Singaporeans are a cellphone-crazy lot. Even while on vacation, most will remain tethered to their smartphones, checking in from obscure locations to earn bragging rights and lapping up tips left behind by others. In this week’s app round-up, we review our favourite travel apps that will let you tap into all kind of information on the road.
Triposo, available from iTunes App Store, Android Market and Windows Phone Marketplace (Bangkok Guide only)
Move over Lonely Planet, there’s now an app developed by former Googlers that promises to give printed travel guides a run for their money. Developed by Jon Tirsen and Douwe Osinga, Triposo uses an algorithm that mixes, mashes and annotates free content from Wikitravel, Wikipedia, World66 and Openstreetmap to distill travel guides. Not surprisingly, its technology is similar to how search engines work, from crawling, parsing and matching content to relevance ranking and organising the data. If you are curious about how Triposo guides are put together, read a detailed explanation here.
For now, the Android version of the app has over 50 guides available for download, compared with just over 20 destinations for the iPhone and iPad apps. Once you fire up the app, search for guides to download based on continent, distance from your current location and from an A-to-Z listing. While some guides for cities like Bangkok are comprehensive, others are not. The Singapore guide, for example, only lists a handful of sights – albeit lesser known ones like the Poh Ern Shih Temple – that are strangely grouped under Symphony Lake at Botanic Gardens. The Night Life section is also skimpy, with Harry’s Bar as its only entry.
Wikitude, available from iTunes App Store and Android Market
Nominated as one of the best augmented reality (AR) browsers in 2010 by Augmented Planet blog which also organises conferences on the subject, Wikitude takes AR to its full potential by gathering information from sources such as Wikipedia, Twitter and Panoramio that have been tagged with location-based data. So, if you are standing in the middle of Orchard Road, use the app to get a run-down of the shopping belt’s history, malls, discounts and Twitter conversations in the area.
You can only select one source at a time, and view the relevant results represented as bubbles in the camera view. To read, say a Wikipedia article on Orchard Road, just tap on the Orchard Road bubble. But what happens if there are too many bubbles clustered on the camera view? In this case, switch to the map view to display the results on Google Maps, or list view to see the results as a list. For now, Wikitude remains a “consumption-based” app for perusing information contributed by others. Down the road, its developers should consider letting users contribute their own content by deepening the integration between the app and its data sources.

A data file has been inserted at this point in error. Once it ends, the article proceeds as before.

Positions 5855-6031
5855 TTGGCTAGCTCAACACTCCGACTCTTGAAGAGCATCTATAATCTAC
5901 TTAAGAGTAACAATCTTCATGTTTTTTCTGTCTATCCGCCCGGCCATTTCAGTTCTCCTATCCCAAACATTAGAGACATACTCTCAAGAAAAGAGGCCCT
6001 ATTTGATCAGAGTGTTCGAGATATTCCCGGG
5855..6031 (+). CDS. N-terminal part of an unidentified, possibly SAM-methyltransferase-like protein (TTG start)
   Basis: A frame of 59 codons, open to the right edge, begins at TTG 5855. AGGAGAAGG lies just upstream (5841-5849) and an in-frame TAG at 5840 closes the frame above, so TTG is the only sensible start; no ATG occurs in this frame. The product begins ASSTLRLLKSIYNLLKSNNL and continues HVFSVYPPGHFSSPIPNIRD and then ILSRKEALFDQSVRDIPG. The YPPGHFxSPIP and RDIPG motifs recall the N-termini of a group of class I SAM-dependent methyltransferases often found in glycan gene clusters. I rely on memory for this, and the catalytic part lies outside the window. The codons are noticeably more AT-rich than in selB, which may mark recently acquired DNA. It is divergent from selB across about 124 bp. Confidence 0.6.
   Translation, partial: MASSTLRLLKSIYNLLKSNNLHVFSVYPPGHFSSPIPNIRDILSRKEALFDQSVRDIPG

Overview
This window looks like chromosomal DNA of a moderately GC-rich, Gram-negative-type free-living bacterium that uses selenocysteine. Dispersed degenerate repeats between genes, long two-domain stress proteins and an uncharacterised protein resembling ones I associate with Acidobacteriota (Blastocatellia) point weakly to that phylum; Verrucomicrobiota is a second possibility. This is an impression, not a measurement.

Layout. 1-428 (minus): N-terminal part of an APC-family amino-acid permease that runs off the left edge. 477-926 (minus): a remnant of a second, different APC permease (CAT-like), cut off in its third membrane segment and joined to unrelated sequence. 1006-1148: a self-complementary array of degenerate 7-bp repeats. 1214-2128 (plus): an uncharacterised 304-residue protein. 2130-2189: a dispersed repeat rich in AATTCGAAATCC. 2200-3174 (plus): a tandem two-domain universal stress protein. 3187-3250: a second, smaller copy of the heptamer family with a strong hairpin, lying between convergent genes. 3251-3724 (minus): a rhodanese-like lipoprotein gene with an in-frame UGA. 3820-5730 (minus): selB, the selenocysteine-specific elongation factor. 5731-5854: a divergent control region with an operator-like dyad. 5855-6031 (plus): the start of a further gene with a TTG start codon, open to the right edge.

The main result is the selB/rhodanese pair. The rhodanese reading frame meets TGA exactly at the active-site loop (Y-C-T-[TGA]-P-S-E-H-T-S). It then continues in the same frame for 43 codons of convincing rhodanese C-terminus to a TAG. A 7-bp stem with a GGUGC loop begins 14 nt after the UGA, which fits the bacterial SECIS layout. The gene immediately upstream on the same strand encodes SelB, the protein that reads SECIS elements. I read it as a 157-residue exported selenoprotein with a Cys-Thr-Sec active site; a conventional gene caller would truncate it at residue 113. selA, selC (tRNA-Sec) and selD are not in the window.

Trip Journal Lite, available from iTunes App Store and Android Market
Keeping a travel journal may sound a little old school to some folks. But decades later, a trip journal may well be a reflective record of your thoughts, experiences and memories for your posterity. Trip Journal is a nifty app that lets you trace your travels, pen notes as you stop at each point in your journey and snap images along the way.
Your can archive and share trips with others by exporting them as KMZ files to be viewed in Google Earth. Each KMZ file includes your trip route, photos, notes and checkpoints in the journey. There is a Facebook and Twitter export feature, too, that lets you send photos to Facebook and post your current location on Twitter. The app also includes a compass for finding your way around. As with all technology products, things get obsolete quickly. To ensure the memories are preserved, it’s important that the KMZ format that comprises the open-standard KML file and accompanying files like images, will continue to be supported by future software.
SGTaxi, available from Windows Phone Marketplace